Education has borne the brunt of the most savage cuts in the history of Scotland's 32 local authorities.
Councils insist they have done their utmost to protect teachers' jobs and find education savings elsewhere, but The TESS's annual budget survey reveals the profession has still taken a big hit.
Most authorities report a real-terms decrease in education spending, with worse to come: no let-up is anticipated in next year's budgets and some authorities warn that compulsory redundancies will be harder to stave off in 2012.
John Stodter, general secretary of the Association of Education Directors in Scotland, said: "I don't think anybody can argue that these are efficiencies or a tidying-up exercise."
Budgets devolved to schools are coming under huge pressure in most areas - savings of pound;3.1 million in Edinburgh and pound;2.7 million in North Lanarkshire are being demanded. But the full impact on schools hinges on whether teachers' terms and conditions can be revised.
These have been proposed by Finance Secretary John Swinney and the Convention of Scottish Local Authorities, but they have to be implemented through the Scottish Negotiating Committee for Teachers, whose meeting last week broke up without agreement.
If the deal - which includes a pay freeze, removal of salary conservation and increased contact time for probationers - is rejected, authorities will have to find savings elsewhere. In Fife, for example, the review of teachers' terms and conditions accounts for pound;2 million of pound;6.7 million in education savings.
Promoted posts are to become rarer following this month's budgets; Angus and Dundee are among authorities achieving sizeable savings by reducing their number. But the first jobs to go will often belong to those who work alongside teachers, including classroom assistants, administrative staff, foreign language assistants and educational psychologists.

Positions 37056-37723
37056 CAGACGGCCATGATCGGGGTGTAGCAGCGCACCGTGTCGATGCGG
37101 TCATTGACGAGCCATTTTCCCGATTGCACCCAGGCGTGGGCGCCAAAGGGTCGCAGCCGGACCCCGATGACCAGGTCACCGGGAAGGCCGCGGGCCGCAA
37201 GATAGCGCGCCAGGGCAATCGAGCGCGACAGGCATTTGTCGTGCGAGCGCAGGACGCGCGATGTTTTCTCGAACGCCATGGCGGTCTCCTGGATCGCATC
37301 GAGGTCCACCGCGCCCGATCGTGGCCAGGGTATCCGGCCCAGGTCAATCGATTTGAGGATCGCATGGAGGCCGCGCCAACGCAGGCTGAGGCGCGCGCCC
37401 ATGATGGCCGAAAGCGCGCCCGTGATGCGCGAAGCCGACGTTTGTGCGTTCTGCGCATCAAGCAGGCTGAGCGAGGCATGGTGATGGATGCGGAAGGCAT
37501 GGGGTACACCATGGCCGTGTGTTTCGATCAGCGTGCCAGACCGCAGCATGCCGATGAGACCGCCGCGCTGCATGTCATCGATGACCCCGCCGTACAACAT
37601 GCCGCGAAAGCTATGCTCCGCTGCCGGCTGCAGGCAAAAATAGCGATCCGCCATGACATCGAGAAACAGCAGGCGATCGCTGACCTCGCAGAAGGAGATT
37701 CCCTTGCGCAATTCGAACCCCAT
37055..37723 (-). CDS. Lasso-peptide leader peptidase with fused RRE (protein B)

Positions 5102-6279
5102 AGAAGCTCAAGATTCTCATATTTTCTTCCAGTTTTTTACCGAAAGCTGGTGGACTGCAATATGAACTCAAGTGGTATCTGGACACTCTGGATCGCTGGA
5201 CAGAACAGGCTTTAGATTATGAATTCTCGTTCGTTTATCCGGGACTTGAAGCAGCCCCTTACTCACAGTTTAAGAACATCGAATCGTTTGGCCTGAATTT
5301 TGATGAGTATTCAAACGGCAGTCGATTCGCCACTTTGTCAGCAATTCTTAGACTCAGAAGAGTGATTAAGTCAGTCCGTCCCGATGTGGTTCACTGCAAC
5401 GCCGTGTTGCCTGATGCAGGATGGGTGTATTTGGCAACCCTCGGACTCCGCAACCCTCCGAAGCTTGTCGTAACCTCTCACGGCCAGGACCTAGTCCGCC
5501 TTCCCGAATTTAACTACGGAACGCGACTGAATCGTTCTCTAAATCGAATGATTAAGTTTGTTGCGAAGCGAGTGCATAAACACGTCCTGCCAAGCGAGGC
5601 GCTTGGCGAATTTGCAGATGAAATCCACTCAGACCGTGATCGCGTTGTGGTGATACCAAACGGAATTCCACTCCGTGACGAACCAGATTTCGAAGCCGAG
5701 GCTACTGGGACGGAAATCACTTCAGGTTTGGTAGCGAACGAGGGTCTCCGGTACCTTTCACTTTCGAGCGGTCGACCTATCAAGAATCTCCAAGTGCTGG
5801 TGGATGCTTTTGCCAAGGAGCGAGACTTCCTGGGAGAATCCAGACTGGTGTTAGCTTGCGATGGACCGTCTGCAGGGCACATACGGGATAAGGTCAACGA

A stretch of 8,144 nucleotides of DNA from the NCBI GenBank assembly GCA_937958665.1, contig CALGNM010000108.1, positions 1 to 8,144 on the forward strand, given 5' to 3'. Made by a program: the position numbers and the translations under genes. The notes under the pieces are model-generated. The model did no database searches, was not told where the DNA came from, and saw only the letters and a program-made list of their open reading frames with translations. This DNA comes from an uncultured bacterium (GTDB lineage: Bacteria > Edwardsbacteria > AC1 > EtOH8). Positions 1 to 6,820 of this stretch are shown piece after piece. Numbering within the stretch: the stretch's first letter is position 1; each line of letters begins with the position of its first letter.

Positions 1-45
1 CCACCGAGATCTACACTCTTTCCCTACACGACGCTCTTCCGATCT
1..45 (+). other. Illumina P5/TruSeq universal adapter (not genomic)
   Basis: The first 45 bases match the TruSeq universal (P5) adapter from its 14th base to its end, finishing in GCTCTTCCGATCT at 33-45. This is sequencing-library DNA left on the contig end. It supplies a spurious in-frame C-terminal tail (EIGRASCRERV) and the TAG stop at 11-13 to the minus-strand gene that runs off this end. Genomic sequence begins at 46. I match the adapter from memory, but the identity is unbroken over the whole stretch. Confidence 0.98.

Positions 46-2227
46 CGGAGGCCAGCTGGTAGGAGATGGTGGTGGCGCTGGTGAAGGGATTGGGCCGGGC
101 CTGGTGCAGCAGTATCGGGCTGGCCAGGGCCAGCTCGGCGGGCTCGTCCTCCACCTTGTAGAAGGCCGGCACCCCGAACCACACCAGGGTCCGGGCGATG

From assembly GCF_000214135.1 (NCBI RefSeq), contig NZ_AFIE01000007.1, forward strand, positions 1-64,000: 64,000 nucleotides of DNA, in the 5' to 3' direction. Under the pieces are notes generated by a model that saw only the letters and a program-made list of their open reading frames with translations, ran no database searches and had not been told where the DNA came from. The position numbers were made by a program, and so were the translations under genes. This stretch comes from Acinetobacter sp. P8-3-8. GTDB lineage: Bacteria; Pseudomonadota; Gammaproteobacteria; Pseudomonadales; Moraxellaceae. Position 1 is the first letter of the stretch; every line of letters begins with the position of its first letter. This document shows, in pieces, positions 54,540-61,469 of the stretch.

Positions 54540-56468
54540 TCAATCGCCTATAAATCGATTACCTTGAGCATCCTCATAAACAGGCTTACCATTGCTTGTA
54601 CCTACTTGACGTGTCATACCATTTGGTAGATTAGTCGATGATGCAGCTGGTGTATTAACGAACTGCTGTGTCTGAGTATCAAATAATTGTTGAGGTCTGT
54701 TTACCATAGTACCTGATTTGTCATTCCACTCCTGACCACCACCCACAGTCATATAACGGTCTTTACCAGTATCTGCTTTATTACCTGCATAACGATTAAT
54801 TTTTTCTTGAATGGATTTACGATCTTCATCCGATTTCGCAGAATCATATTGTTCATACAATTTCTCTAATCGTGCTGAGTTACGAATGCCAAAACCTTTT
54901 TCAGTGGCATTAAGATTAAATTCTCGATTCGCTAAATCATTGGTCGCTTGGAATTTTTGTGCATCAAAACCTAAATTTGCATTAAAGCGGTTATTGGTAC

Special needs and music services take hefty blows around the country, and it is clear that no area is sacrosanct: free lunches, milk and fruit will become rarer sights.
Ronnie Smith, Educational Institute of Scotland general secretary, feared the cuts would have "ramifications on the attractiveness of the teaching profession" and condemned their "short-sightedness", describing additional support cuts as "particularly offensive".
Greg Dempster, general secretary of the Association of Headteachers and Deputes in Scotland, said its "guiding principle" in talking to authorities about cuts was preserving the quality of education. "Normally you would expect that to mean not cutting teacher numbers," he said.
Mr Stodter said the situation was likely to get worse unless a "re- engineering" of the system was agreed.
Authorities - 22 of which provided information out of 27 which had set budgets as The TESS went to press - stress that decisions have been taken in the midst of the most severe economic conditions since the 32-authority structure came into being in the mid-1990s.